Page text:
Carefully Evaluate Your Buyer: This may seem obvious, but once you've started to "dance" with a specific buyer (or more than one) that offers the right fit, make sure you thoroughly investigate them. Ask the difficult questions. Are they financially capable? What is their general management style? Who will you report to? Ask to talk to firms they have acquired in the past, and see how those sellers fared. And be aware: Many firms are good at buying but not so good at making acquisitions actually work.

Hire the Right Help: Unless you are a large company, you may not have the resources internally to negotiate and close a successful deal. You'll need an attorney as you negotiate the details of a final purchase agreement. An intermediary broker or adviser can help you craft the appropriate strategy, and assist in identifying and connecting with the right types of buyers. The good news here is that you usually don't have to pay the adviser unless he delivers — transactional advisers typically work on a contingency basis.

Structure the Deal to Benefit You: There's more to a deal than the final price. The way the deal is structured can be almost as critical. Both stock and asset deals are common, and may involve payments in the form of cash, debt or stock. And those payments can be now or in the future. The financial structure of a deal can become very complex; however, creativity and different structural approaches can often solve a gap, and allow both you and the buyer to get comfortable.

Stand Up for Your Value: Make sure you know the valuation you would like to achieve, but also what you would be willing to settle for; know where you can give a little, and where you can't. And remember that the party on the other side of the table is going to be thinking the same way. There is always some "give and take" in making a successful deal happen. Standing up for your case, and being able to articulately defend it, will build the buyer's respect for you. It will also probably strengthen your relationship with the buyer in the future, even though you may have different objectives at this stage of the discussion.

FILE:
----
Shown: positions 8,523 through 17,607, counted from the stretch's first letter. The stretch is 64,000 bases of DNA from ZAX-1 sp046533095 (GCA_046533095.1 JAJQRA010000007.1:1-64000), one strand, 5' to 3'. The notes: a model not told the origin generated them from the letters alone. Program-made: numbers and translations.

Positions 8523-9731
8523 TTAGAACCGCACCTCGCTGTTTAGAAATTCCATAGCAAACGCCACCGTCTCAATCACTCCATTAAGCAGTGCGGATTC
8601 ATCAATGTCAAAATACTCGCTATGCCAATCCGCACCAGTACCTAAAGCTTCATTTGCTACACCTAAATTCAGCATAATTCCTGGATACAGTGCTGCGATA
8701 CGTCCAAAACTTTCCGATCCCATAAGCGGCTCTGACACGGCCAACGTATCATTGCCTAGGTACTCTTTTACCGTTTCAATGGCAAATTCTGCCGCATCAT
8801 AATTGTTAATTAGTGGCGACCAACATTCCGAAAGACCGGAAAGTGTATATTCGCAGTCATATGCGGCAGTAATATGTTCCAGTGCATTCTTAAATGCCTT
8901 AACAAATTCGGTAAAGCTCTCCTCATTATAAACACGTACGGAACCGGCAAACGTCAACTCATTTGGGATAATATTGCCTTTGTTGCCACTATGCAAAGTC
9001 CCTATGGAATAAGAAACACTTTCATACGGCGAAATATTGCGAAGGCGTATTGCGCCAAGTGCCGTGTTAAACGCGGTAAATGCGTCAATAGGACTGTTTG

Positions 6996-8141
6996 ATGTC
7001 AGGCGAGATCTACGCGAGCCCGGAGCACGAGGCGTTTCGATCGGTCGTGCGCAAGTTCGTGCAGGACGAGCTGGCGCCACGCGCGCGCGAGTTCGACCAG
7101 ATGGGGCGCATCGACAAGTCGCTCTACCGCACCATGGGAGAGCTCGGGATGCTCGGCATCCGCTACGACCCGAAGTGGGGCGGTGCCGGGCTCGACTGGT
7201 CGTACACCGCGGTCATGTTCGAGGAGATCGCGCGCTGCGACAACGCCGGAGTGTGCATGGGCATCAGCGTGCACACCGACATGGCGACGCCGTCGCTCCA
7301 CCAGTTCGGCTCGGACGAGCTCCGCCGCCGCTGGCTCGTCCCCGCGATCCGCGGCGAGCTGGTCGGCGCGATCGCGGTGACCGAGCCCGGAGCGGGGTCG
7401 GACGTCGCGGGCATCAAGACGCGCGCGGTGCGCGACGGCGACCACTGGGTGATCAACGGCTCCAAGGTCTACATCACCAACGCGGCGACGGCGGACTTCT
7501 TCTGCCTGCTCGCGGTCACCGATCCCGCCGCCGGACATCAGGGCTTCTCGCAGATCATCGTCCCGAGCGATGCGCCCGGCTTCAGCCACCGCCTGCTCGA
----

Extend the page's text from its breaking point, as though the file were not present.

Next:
Start Working Together: Think ahead about how the two firms will fit together in the future. Finalizing the deal only represents the first part of the job in terms of actually implementing a successful marriage – many veteran acquirers say that the real work begins after the deal closes. Most buyers aren't really interested in purchasing firms where the seller wants to disappear on his sailboat the next day; the buyer wants your experience and expertise too – that's what they are buying.

In summary, although some transactions in the bike industry haven't worked out very well, that doesn't mean that yours can't. Be prepared, think and plan ahead, but also be agile and flexible, and make sure that this decision — probably one of the most important of your life — will have the maximum opportunity to succeed. Sure, sometimes it's better to be lucky than to be smart, but perhaps better advice for successfully selling your firm is the old maxim: "Good luck happens when preparedness meets opportunity."

Steve Maxwell is co-editor of the cycling website theouterline.com and managing director of TechKNOWLEDGEy Strategic Group, a Boulder, Colorado-based firm specializing in merger and acquisition advisory services. Felix Magowan is partner at Pocket Ventures, a private equity firm, former owner of VeloNews, and a founding investor and board member at Pearl Izumi. Maxwell and Magowan have advised dozens of firms on strategy and transactional issues, and can respectively be reached in Boulder at (303) 442-4800 or (303) 443-4360, or via e-mail at maxwell@tech-strategy.com or fmagowan@pocketventuresllc.com.

Topics associated with this article: Maxwell/Magowan columns